Copts welcome Easter amid hope, fear and determination to fight for rights
In the midst of rising sectarian tensions, some Copts are considering fleeing the country while others opt to ready themselves to fight for social and political equality and emancipation
Ekram Ibrahim , Sunday 24 Apr 2011
The January 25 Revolution has succeeded in inspiring countless Egyptians and offering them hope of a new, egalitarian state. As Egyptian Copts celebrate Easter filled with these new hopes, socio-political developments have burdened this section of society with fear as some of them consider the notion of leaving the country while others equip themselves politically, readying for coming political battles.
The latest Salafist incidents have caused considerable panic and depression among many Egyptians, leading several Copts to grapple with the thought of escape. “As a lawyer, I have recieved several calls from terrified Copts who want to flee the country,” Nabil Gobrial, a human rights lawyer, told Ahram Online.
After the ouster of former president Hosni Mubarak on 11 February several incidents of sectarian violence have taken place, including the burning of the Two Martyrs Church in Soul village in March.
A group of Muslims, enraged over a love affair between a Muslim woman and a Copt, burned down the church. Things, however, went further than the church burning as some Muslims attacked Coptic residents as well, forcing them to leave their homes.
The Supreme Council of Armed Forces (SCAF) has rebuilt the church as the village Copts begin to return to their homes, but no one, as yet, has been held accountable for the events. The lack of a thorough investigation has raised many fears about how willing are the current interim rulers in forcefully clamping down on anti-Coptic incitement and attacks.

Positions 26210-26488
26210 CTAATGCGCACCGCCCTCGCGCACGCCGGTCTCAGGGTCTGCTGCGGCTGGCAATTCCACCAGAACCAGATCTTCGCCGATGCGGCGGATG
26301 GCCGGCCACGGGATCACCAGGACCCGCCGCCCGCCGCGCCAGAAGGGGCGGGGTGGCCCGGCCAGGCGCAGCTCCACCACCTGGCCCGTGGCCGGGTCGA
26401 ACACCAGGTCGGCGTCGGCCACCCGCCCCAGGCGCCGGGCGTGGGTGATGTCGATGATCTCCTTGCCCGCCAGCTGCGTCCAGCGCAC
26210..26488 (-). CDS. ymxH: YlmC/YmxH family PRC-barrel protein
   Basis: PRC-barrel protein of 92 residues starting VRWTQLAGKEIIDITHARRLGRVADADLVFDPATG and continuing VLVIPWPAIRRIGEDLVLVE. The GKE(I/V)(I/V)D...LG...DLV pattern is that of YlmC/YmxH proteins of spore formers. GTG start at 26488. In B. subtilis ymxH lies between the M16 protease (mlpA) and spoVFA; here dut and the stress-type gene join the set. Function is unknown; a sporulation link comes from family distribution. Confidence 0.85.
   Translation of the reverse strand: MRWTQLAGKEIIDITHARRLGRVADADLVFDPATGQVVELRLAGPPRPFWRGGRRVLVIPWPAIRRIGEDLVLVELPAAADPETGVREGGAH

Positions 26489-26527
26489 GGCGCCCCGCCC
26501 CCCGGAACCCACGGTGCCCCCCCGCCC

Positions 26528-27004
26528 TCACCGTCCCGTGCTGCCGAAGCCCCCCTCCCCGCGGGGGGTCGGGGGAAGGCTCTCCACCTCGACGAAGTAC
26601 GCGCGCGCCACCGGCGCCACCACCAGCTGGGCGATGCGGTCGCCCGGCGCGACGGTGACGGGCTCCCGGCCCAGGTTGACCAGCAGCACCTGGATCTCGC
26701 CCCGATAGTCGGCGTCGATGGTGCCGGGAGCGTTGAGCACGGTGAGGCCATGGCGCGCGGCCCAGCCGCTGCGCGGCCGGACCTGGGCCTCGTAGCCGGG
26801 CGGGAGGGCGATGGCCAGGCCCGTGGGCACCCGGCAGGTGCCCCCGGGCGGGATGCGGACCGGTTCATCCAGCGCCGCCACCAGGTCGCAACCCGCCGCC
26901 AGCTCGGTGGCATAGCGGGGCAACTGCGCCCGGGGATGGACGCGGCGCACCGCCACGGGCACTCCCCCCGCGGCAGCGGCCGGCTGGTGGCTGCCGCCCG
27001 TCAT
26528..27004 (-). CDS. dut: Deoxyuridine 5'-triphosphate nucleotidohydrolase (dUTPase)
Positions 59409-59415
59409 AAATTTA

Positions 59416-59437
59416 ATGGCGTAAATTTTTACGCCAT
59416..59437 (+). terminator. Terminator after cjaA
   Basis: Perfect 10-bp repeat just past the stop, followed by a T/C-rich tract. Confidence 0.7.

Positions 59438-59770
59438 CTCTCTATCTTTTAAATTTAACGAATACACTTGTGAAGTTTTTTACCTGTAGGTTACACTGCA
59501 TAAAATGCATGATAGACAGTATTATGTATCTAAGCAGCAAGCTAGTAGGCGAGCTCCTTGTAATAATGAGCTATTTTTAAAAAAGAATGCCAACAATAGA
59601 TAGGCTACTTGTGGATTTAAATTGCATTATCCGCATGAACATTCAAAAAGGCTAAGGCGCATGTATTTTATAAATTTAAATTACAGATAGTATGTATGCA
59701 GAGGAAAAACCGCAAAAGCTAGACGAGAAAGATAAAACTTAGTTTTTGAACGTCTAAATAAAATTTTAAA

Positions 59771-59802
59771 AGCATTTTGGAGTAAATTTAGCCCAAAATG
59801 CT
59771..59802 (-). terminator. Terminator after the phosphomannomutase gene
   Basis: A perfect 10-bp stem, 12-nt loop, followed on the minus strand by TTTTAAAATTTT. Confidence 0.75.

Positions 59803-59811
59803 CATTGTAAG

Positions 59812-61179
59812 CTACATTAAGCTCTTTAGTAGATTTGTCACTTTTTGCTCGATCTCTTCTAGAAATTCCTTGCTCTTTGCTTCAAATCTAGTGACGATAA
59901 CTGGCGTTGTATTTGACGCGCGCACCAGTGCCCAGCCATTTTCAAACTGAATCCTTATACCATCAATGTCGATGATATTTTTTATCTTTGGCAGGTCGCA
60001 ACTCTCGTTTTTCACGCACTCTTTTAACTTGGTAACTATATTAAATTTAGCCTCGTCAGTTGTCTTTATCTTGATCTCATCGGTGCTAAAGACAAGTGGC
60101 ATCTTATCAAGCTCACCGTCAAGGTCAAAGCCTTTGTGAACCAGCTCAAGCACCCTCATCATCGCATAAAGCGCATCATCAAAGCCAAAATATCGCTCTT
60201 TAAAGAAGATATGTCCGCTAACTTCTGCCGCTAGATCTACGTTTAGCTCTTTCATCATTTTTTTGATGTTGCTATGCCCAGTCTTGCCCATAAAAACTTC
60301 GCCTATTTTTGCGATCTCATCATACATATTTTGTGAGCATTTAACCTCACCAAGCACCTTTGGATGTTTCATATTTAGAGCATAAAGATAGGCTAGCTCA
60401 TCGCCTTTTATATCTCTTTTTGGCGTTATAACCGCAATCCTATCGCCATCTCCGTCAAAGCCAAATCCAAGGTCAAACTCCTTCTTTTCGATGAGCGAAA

“The SCAF didn’t treat the issue fairly; the law should have been enforced,” said Dina Samir, a freelance writer.
Moreover, protests erupted in the Governorate of Qena against the appointment of a Coptic governor.
Alonside the extremists’ sectarian actions and speeches, Copts are worried that the SCAF is not showing sufficient resolve in prohibiting such behaviour, and punishing it when it does take place. “We need security; they need to take actions against this misconduct,” stated Samir.
Politicised Salafist and Islamist speeches were not regularly heard in Mubarak's Egypt, as Salafists acted within the limitations and parameters set for them by the State Security police, which backed Salafist movements in an attempt to both undermine the Muslim Brotherhood, and intimidate Egyptian Copts. For its part, the Muslim Brotherhood was banned and worked under severe limitations.
“It is a crisis of democracy rather than religion; if Muslims did not free themselves from old ideas, things will get even worse,” Father William Sidhom told Ahram Online.
Moreover, Copts fear political marginalisation and possible isolation from the rapidly expanding political scene. For example, the constitutional referendum committee assigned by the SCAF had no Coptic figure involved whereas Tarek El-Bishry, known for his Islamist leanings, headed the committee, which also included a member of the Muslim Brotherhood.